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August 05, 2005

Sentence Body Backs Kelly Release

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News about Ireland & the Irish

BT 08/05/05 Sentence Body Backs Kelly Release
DJ 08/05/05 'Unrealistic And Ridiculous' – McGuinness
DJ 08/05/05 'No IRA, No Police - Where Do We Go From Here?'
DJ 08/05/05 People Crying For Proper Policing-Denis Bradley
IO 08/05/05 Paisley Condemns Rioting
UT 08/05/05 Man Refused Bail In Loyalist Feud Case
4N 08/05/05 4 Released Pending Enquiries In GAA Murder Case
UT 08/05/05 Three In Court After Belfast Riots
IO 08/05/05 Rossport Five Stay In Prison
DJ 08/05/05 Commission Warned On Derry 'Feeder' Parades
UT 08/05/05 Views Sought On Voter Registration Overhaul
TN 08/05/05 Monitoring IRA Pledge Is Crucial To Peace Plan
PB 08/05/05 Opin: Hope In Northern Ireland
BB 08/05/05 A Long Road To Devolution?
IT 08/06/05 Paisleys Tipped For Seat In The Lords
IT 08/06/05 Parents Reject Care Offer For Son
IT 08/06/05 Algal Bloom Threatens Disaster, Warns Expert


Sentence Body Backs Kelly Release

By Brian Hutton
05 August 2005

Shankill bomber Sean Kelly's release from prison was today
officially approved by the Sentence Review Commission.

A panel of the commission met this morning and reached what
is known as a 'preliminary indication' that there was no
reason to revoke the former IRA killer's release on

Both the NIO and Kelly's solicitor have been informed of
the panel's decision and now have seven days to make

In the likely event of there being no appeal, the
'indication' then becomes what is termed as a 'substantive
determination' and the matter is settled.

Kelly was jailed for murdering nine people in the IRA bomb
attack on Frizzell's fish shop on the Shankill Road in
1993. A second bomber, Thomas Begley, died in the blast.

Kelly was released on licence in 2000 as part of the Good
Friday Agreement, but was returned to jail in June of this
year for allegedly becoming re-involved in terrorism.

Secretary of State Peter Hain said at the time that he had
received evidence that Kelly had become a danger to
society. But he has submitted no evidence to the Sentence
Review Commission.

Mr Hain released Kelly last week on the eve of the IRA


'Unrealistic And Ridiculous' - McGuinness

Friday 5th August 2005

Sinn Fein's Martin McGuinness has dismissed as "unrealistic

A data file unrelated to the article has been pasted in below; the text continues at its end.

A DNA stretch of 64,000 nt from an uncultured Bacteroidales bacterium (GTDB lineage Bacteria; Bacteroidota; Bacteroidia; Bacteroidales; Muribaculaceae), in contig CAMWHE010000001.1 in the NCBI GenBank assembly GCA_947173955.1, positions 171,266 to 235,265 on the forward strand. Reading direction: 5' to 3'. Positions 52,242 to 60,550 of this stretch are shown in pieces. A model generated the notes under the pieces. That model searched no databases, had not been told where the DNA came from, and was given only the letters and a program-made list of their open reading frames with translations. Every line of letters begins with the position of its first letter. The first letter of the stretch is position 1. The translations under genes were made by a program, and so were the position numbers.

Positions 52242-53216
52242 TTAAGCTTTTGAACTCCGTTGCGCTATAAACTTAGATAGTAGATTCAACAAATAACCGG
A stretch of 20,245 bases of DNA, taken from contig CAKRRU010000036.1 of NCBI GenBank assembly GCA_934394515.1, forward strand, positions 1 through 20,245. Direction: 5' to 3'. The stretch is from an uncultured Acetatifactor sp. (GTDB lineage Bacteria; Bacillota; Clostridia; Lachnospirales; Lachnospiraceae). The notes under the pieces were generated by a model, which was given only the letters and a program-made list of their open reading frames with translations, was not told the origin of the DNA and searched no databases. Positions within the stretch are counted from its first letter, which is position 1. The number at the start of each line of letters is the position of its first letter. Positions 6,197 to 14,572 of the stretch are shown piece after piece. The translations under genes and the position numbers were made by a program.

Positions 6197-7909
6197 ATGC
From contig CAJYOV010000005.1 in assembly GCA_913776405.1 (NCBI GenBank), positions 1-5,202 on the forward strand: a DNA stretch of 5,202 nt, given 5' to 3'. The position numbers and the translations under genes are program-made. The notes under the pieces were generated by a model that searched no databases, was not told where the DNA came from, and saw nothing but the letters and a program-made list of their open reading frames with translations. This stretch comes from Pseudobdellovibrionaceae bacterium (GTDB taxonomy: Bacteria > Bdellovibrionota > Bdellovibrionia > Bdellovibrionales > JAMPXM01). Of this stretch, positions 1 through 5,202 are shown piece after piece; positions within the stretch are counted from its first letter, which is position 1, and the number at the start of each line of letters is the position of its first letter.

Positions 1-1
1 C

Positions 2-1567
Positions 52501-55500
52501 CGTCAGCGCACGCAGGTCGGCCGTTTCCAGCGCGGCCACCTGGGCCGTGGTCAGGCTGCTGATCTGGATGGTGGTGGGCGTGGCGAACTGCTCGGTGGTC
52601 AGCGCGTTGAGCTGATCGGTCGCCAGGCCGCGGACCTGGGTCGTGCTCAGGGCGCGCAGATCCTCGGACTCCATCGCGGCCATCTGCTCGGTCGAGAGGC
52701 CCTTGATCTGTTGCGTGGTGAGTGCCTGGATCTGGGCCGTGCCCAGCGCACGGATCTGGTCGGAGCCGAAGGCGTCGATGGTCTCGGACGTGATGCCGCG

and ridiculous" suggestions that the DUP could take up to
two years before it decides whether the IRA's struggle is
finally over.

The Mid-Ulster MP, the party's chief negotiator, made his
remarks following talks yesterday with British prime
minister Tony Blair at Downing Street.

The Sinn Fein delegation - which comprised Mr. McGuinness
and party leader Gerry Adams - told Mr. Blair that,
following last week's announcement by the IRA that it was
giving up its armed struggle, a swift return to
powersharing government in the North was the next logical

Earlier, however, DUP leader Ian Paisley warned that there
could be no question of his party sharing power with
republicans until it was absolutely clear the IRA had given
up its arms and all paramilitary activity.

Mr. McGuinness said he hoped the DUP would now respond to
the changed agenda.

He also said it was vital that, in the type of process in
which they were engaged, "they did not wobble." "If you
wobble you are in big difficulty. We are not wobblers," he

"I think the DUP need to regain their nerve. I think they
have to realise that they have a mighty contribution to
bringing peace to Northern Ireland and they have to play
their part."

Also yesterday, Sinn Fein's general secretary, Mitchel
McLaughlin, urged the DUP to stop "grandstanding" and face
up to the new political challenges created by the IRA

He said: "Nationalists and republicans have been listening
to Ian Paisley's rants for decades. The reality is that
nationalists and republicans are more confident and more
determined to see progress made that at any time since
partition. The days of second class citizenship and
discrimination are over and are not coming back."

He added: "The DUP have been playing catch up with the
political process here since the first IRA cessation in
1994. Last week's historic initiative by the IRA creates a
new political dynamic on the island and presents new
political challenges and realities for all of us.
Retreating to the certainties of conflict and sectarianism
is not an option if this new opportunity is to be fully

"There remains no excuse for the two governments in
implementing the outstanding aspects of the Good Friday
Agreement. These are not concessions or bargaining chips.
They are basic rights and entitlements designed to create
for the first time a level political playing field.

"Sinn FÈin is keen to see this business completed speedily
and the early restoration of the all-Ireland power sharing
institutions. Even the DUP must now accept that the only